How Many Words Are in a Novel?

woman reading a big long book

Estimated reading time: 7 minutes

How long should a book be? At first glance, this question might appear to be a koan. You might as well ask: If a page turns in the forest and no one is there to read it, does it make a sound?

However, looking at the question more deeply reveals some different considerations. In terms of the length of a book, the indie writer can confidently answer, “as long as it takes to tell the story.” This is true in cases where the literary value of a work is foremost and the artist’s vision is the primary driving motivation. But even this answer can be deceptive.

For example, if you plan to publish both an eBook and a print-on-demand version, there are a bunch of factors that will inevitably affect the cost of the final product in physical form, including the number of pages, hardcover or softcover, and so on. If sales of the print version are important to you, all these cost factors need to be considered.

Perhaps you plan to offer print copies of your book following a book reading or public appearance. In some cases, there may be value in having a smaller, more compact (and lighter) book. Or, maybe you want to pursue bulk sales, so shipping costs are a critical factor.

Market expectations

On the other hand, there are typical market and genre expectations to think of when you consider the potential commercial success of a title. For example, a fantasy novel is typically longer than a romance novel. If you deviate too far from these expectations, your book is unlikely to find a publisher, or your self-published work may be doomed to failure.

Publishers, in particular, fixate on market expectations, and it takes a lot of leverage to shift their viewpoint. At over 1,100 pages, Stephen King’s The Stand was initially considered too long by his publisher (Doubleday) and they oversaw trimming it to 823 pages (much to King’s chagrin).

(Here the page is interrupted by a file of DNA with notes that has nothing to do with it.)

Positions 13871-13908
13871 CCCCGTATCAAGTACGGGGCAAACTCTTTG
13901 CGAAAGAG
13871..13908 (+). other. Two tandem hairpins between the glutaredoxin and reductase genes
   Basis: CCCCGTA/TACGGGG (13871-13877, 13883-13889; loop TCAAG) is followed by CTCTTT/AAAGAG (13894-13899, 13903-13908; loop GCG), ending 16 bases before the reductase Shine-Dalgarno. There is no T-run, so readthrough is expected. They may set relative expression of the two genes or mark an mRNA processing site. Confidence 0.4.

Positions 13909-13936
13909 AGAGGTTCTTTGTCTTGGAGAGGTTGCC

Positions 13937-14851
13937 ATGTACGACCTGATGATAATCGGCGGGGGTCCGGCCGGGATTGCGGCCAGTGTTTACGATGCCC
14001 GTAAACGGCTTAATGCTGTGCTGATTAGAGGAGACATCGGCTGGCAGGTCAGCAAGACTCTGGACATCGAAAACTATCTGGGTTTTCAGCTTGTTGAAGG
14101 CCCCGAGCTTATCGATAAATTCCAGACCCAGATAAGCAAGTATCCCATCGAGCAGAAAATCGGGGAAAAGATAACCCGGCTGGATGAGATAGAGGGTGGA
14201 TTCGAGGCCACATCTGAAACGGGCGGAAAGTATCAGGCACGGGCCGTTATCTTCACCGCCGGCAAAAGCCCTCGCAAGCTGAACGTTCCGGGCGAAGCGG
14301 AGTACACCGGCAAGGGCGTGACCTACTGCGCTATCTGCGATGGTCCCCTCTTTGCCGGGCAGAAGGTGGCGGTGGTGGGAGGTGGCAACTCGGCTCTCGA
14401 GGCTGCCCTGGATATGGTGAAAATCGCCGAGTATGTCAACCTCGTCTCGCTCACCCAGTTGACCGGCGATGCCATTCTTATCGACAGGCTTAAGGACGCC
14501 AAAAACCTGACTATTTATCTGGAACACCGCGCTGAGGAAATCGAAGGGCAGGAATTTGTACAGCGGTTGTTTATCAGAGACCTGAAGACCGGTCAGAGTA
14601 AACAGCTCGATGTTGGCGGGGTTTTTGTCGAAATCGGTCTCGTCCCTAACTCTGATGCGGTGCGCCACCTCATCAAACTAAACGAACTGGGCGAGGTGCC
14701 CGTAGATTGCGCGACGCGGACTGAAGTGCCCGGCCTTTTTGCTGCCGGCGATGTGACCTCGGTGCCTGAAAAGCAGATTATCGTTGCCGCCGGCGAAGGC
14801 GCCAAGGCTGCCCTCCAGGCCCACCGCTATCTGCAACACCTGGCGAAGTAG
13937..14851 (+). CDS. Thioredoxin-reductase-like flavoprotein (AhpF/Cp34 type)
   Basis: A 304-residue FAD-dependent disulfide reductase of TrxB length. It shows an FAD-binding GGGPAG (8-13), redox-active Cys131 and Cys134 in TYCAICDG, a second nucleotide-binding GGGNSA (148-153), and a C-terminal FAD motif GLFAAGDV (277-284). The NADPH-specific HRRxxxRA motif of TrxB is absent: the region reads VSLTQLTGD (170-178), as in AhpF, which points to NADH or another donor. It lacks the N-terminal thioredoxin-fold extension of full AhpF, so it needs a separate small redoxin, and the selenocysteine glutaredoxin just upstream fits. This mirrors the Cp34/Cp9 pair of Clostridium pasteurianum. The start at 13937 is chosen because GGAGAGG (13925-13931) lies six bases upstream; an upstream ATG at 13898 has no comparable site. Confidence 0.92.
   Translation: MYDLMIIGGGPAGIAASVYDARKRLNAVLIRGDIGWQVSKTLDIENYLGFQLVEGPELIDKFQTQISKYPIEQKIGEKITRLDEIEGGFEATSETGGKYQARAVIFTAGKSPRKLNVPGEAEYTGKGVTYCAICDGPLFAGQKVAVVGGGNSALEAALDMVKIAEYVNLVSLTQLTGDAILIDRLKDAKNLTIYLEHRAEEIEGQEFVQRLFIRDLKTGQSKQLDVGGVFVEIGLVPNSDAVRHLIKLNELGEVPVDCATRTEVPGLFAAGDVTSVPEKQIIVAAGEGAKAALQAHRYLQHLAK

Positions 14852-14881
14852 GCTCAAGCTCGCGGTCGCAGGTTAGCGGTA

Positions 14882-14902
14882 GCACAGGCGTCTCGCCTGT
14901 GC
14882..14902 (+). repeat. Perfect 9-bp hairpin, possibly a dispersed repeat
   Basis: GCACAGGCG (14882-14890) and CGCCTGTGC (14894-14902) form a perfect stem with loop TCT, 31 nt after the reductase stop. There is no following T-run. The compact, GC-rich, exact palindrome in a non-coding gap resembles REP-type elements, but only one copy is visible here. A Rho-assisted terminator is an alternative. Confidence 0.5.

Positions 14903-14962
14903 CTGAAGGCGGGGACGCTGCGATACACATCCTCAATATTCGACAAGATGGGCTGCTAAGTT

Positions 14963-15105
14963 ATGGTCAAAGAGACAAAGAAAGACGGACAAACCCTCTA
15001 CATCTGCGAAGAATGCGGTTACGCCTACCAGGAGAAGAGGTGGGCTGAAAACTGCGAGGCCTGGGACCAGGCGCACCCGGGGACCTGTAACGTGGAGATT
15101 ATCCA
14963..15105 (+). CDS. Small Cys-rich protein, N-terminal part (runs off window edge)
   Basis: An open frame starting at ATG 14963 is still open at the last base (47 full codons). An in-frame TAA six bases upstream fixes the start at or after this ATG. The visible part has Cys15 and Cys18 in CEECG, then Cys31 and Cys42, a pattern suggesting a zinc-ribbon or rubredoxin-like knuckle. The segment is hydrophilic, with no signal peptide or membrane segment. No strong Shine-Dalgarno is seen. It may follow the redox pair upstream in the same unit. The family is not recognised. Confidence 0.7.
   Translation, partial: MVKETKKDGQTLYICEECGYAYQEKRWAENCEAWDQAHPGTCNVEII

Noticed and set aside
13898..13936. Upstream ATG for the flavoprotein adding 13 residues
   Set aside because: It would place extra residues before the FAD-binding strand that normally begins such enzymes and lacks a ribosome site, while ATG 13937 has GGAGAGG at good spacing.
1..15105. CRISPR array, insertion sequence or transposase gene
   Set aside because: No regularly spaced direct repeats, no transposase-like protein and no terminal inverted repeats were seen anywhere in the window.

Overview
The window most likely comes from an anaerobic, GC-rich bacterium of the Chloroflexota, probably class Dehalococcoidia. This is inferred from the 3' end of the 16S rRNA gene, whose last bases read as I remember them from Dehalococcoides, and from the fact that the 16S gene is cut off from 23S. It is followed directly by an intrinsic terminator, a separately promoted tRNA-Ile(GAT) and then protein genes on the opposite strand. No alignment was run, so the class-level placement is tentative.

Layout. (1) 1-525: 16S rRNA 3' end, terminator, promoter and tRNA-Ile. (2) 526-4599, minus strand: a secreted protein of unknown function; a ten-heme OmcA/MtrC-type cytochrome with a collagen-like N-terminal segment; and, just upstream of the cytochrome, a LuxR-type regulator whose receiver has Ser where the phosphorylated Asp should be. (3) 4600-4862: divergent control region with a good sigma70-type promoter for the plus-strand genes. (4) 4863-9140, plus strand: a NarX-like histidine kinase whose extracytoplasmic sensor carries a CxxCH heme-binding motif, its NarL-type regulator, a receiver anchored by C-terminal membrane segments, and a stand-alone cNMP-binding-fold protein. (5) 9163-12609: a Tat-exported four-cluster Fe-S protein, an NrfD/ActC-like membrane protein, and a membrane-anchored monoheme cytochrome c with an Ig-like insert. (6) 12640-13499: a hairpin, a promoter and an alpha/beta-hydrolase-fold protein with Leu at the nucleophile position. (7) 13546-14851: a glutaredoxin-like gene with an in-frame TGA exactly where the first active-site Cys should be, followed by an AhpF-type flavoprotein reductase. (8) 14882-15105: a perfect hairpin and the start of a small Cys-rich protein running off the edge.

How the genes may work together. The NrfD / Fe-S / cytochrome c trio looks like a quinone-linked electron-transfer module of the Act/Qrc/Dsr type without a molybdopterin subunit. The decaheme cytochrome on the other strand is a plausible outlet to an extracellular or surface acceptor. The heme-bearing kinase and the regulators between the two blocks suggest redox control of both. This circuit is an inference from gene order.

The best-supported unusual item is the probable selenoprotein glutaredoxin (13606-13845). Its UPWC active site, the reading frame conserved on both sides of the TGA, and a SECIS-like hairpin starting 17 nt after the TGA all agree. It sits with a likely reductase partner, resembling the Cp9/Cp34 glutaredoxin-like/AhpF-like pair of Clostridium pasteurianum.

Got massive book sales? Different rules apply.

Republished in 1990 as The Complete and Uncut Edition of The Stand (after sales of 470,000 were tallied for prior versions), the fiction book reached 1,152 pages, making it King’s longest work. At last count, the book has sold 4.5 million copies. Get famous, sell a ton of books, and you can dictate the length of your work.

Similarly, J.K. Rowling has achieved a degree of success that makes the normal rules of book length irrelevant. Rowling started out initially targeting a younger audience with shorter novels and intentionally planned for her audience to increase in age and for the books to grow along with them. Later titles run 700 or 800 pages. Bloomsbury Publishing (UK) and Scholastic (US) aren’t complaining as the sales of the popular series have continued to grow along with the audience.

Think word count, not page count

As a rule of thumb, think in terms of word count rather than page count. Publishers and editors typically deal in word counts, and this measure is a more reliable guide. Page count, of course, will vary depending on the print format and trim size of your book, and is completely irrelevant for ebooks as they don’t have pages.